Elise Bohan doesn’t shy away from our most difficult challenges.
As a transhumanist myself, I agree wholeheartedly with the quote by Anders Sandberg on the book’s cover: “This is the book I want to give to friends who ask, ‘but what is transhumanism, really?”’
Future Superhuman will surely challenge you to think and rethink and confront many ideas previously taken for granted: our beloved “sacred cows—the untouchable, immutable constants of our reality, from ageing and death to childbirth and embodiment.”
Bohan urges us to “start thinking bigger than humanity, bigger than biology and bigger than this planet.” We need to upgrade our thinking and confront our situation in the 21st century: “Our brains are adapted for a Palaeolithic world. But they are not purpose-fit for a global civilisation of this scale.” “We are first and foremost animals who carry many vestigial inheritances in our design that no longer serve us well.” “That’s why the next step in our civilising process must be to change our animal programming by tweaking our biological natures and upgrading our bodies and minds.” To make these changes, “we’ll need help from minds that are less tribal, myopic and self-interested than our own. Our most crucial task in the 21st century is to invent them.”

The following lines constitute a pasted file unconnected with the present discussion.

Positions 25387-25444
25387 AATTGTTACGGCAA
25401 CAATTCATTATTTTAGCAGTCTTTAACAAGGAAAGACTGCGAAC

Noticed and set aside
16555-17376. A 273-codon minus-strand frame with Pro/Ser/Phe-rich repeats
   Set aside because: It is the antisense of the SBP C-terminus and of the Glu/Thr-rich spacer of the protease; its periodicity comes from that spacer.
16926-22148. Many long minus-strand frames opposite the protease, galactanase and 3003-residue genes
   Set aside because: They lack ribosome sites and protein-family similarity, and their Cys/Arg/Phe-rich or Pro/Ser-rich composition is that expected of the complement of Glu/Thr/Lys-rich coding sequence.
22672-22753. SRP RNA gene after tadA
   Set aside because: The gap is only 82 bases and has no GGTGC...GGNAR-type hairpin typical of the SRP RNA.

According to Bohan, we are now living in a “make-or-break century.” Her prescription is to look beyond our “blind spots”—to places where we may be “most afraid to look.” This is where she feels “the most radiant forms of growth are kindled—in individuals, and the species.”
Perhaps most importantly, this book can serve as a catalyst to inspire deeper thinking about our tremendous challenges and foster more creative ways to nudge our apish dispositions away from tribalistic, fear-driven endarkenment and toward brighter paths. In effect, Bohan is simply exhorting us: Do better, dear humans, before it’s too late.